Preaching Magazine | Bryant Wright

This interview was recorded live from the exhibit floor of the 2018 Southern Baptist Convention Annual Meeting in Dallas, Texas. Bryant Wright is the senior pastor of Johnson Ferry Baptist Church in Marietta, Georgia. He served as elected president of the Southern Baptist Convention from June 2010 to June 2012.


Interview Transcript

Michael Duduit:        Welcome to a Preaching Magazine video mini interview. I’m visiting right now with Dr. Bryant Wright, who is the pastor of Johnson Ferry Baptist Church in Marietta, Georgia. Bryant, thanks so much for visiting today.

Bryant Wright:           Michael, glad to be with you.

Michael Duduit:         Well, now you have been pastoring how many years now at Johnson Ferry?

Bryant Wright:           Well, I went there 36 1/2 years ago to be the founding pastor, and we were meeting in a doctor’s office for about the first year. I would set up the chairs in the foyer of an unleased doctor’s office for Sunday morning worship service during those days.

Michael Duduit:         Things have changed a little bit, ain’t they?

Bryant Wright:           Yeah, they have changed a bit.

Michael Duduit:         Well, that prompts an interesting question. How has your preaching changed during that time?

Bryant Wright:            Well, hopefully, it is richer with all the years of study, hopefully. I know you’ve had to ask the folks that have been there a while if that’s the case, but I think obviously as you study the word in a very disciplined way week after week through the years you’re going to have so much more content and material to share.

I will say this. I think for any young pastor, you can get in a weekly cycle of preparation for your sermon that can continue on for the rest of your life. I’m able to study more now in the sense of study getaways that I now have once a quarter for long-term planning. I didn’t have that opportunity as a young pastor, but I just established early on I was going to give all of Thursday for sermon prep, half a day on Friday, and half a day on Saturday, and that basically process on a weekly scale has continued. I realize when you’re the only staff person and you don’t have a whole lot to offer as far as ministry programs, no children’s ministry, student ministry, that kind of things, the one thing that we could offer them on Sunday morning in an empty doctor’s office was hopefully a meaningful message from the Word of God. I just poured myself into being prepared week after week and prayed that God would use that.

Michael Duduit:         That’s good. That’s good. How long do you typically spend now in actually developing a sermon for Sunday?

Bryant Wright:           People ask me that a lot, and I would say it’s anywhere from 10 to 20 hours a week if you consider that I get away once a quarter for about three to five days and all I’m doing in that time away is sermon outlines for the next three to six months. I’m not thinking about those hours being in the total, but they’re certainly a part of the total when you think about all that’s involved in that weekly sermon.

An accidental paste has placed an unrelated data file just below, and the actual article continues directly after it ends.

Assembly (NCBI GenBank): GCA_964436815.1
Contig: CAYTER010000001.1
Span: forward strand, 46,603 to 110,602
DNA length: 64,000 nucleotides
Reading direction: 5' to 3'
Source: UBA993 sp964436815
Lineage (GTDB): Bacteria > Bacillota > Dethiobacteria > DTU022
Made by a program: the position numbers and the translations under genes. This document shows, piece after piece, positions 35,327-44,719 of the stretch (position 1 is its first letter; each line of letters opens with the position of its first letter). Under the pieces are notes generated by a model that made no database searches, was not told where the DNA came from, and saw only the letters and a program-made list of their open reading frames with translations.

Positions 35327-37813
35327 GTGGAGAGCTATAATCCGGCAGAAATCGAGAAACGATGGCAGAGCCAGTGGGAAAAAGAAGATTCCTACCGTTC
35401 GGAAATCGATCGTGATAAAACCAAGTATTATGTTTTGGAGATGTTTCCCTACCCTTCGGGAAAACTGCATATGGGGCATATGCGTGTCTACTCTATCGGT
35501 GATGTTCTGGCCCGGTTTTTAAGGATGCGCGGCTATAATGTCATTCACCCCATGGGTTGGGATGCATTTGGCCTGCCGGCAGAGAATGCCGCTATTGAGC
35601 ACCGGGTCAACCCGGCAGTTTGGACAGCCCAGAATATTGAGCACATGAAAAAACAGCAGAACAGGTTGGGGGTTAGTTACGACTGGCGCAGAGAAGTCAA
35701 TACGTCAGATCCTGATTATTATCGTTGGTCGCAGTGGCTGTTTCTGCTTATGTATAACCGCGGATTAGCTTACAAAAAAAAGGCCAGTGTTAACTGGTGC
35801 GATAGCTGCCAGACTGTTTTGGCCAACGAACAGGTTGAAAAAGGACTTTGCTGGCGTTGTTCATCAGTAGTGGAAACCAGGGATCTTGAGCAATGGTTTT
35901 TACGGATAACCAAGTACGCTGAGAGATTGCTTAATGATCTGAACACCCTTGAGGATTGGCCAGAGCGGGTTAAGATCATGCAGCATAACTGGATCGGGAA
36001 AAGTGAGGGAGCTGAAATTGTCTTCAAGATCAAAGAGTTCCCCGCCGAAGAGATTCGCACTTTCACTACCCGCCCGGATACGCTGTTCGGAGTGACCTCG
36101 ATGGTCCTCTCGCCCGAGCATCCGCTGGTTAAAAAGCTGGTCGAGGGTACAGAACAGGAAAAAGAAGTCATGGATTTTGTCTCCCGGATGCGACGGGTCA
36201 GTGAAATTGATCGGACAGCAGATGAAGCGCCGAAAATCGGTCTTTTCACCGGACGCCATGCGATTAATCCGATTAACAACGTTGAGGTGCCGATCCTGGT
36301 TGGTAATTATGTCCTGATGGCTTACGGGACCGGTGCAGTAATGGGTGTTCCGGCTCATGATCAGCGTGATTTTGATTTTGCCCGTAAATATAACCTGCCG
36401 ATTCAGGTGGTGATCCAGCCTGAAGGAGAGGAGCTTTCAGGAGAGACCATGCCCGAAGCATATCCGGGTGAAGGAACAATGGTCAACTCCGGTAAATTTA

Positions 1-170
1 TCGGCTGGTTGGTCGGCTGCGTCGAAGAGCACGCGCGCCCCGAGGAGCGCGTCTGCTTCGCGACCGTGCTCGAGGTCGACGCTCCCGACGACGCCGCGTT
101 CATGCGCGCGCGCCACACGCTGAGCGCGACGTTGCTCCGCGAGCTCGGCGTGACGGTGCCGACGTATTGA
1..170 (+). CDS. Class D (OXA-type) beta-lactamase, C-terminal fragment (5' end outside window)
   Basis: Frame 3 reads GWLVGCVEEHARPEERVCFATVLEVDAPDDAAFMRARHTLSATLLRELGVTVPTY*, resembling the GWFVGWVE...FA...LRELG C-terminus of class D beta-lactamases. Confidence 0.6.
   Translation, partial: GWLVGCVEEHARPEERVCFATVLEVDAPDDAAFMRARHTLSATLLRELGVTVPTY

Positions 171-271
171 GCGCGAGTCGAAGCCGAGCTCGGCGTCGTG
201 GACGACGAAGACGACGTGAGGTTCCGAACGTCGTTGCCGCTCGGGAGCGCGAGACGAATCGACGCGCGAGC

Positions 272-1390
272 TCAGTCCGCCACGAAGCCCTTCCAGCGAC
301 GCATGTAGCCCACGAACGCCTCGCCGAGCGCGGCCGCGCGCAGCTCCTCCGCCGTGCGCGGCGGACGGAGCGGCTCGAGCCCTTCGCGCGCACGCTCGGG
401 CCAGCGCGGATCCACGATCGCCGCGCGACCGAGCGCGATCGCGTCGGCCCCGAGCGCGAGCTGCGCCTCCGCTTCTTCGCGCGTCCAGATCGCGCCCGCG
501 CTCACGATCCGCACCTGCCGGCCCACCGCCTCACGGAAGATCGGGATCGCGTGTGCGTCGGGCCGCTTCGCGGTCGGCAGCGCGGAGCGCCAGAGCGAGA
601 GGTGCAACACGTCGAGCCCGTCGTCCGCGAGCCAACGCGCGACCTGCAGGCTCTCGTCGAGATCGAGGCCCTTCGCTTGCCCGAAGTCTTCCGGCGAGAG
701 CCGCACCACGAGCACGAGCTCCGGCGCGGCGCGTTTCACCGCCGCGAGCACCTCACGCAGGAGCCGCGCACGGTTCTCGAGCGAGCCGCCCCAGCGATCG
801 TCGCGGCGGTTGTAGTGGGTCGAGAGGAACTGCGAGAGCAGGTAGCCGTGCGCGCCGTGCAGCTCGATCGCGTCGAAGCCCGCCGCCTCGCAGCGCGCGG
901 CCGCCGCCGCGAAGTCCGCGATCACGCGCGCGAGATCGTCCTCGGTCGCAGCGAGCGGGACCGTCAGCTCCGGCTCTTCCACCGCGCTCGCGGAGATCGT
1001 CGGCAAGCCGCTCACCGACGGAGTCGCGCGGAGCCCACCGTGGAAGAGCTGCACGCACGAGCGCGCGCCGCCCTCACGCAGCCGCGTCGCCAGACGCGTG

It’s all day … Thursday’s my longest day because I really love that sermon preparation time. I like to have a rough draft manuscript by Thursday night. Then on Friday, I am really re-outlining and fine-tuning. The final outline I do on Saturday night before I go to bed is really the smallest outline of all. I just try to get it more and more succinct. I have a card in the back of my Bible. I don’t pull it out while I’m preaching, but I often glance at it before I step up there just with the key thoughts there.

Michael Duduit:         Yeah. When you’re in the preparation process, do you craft a manuscript in your study?

Bryant Wright:            I do, and it’s a very rough draft. When I get away on the quarterly study times, I don’t take any commentaries, because I really believe during that time is to let the Holy Spirit take me through the text and get an outline. As I’m doing that basic study just going through the text, I’m writing out all kinds of questions for the commentary, questions for the commentary that I know I’m going to have to address in that weekly study time. I just try to have it be a time of prayer and letting the Holy Spirit speak, giving me the key themes that I think God is saying, and then when I come to that week …

For one thing, when you know three months to six months ahead what you’re going to study that week, is I’m filing articles, which I constantly do, three to ten articles a day probably just because it’s a part of my life. I’m thinking of an article that I read in the New York Times or I read in the Atlanta Journal-Constitution that that might fit a sermon. I know it’s three months away, but I just go ahead and just give it to my assistant to file away. It really helps you then to have more illustrations when you come to that week because you know where you’re headed ahead of time.

Michael Duduit:         Yeah. Now, that idea of these quarterly planning sessions is a great idea. I know some guys get away for a couple weeks in the summer and plan the year. You’re kind of breaking that up into sections. When you get away for, what, a day or two maybe?

Bryant Wright:           Actually, I get away three to five days.

Michael Duduit:         Okay.

Bryant Wright:            It’s a quarterly getaway.

Michael Duduit:         What does that process look like for you during one of those planning sessions?

Bryant Wright:            Well, there are two things that are done then. One, sometimes I’m focused on planning a series or several series and I work on the titles and the text. I don’t do outlines. I’m not studying the text. I’m just trying to get an idea. When you’re in a church like Johnson Ferry, you’ve got six services. You’ve got two venues, so you’ve got two completely different styles of worship. The worship and art teams, I can’t call them on Thursday and say, “Why don’t we do this idea?” I have to give them months ahead so that they can do their planning to have a thematic worship from the beginning to the end.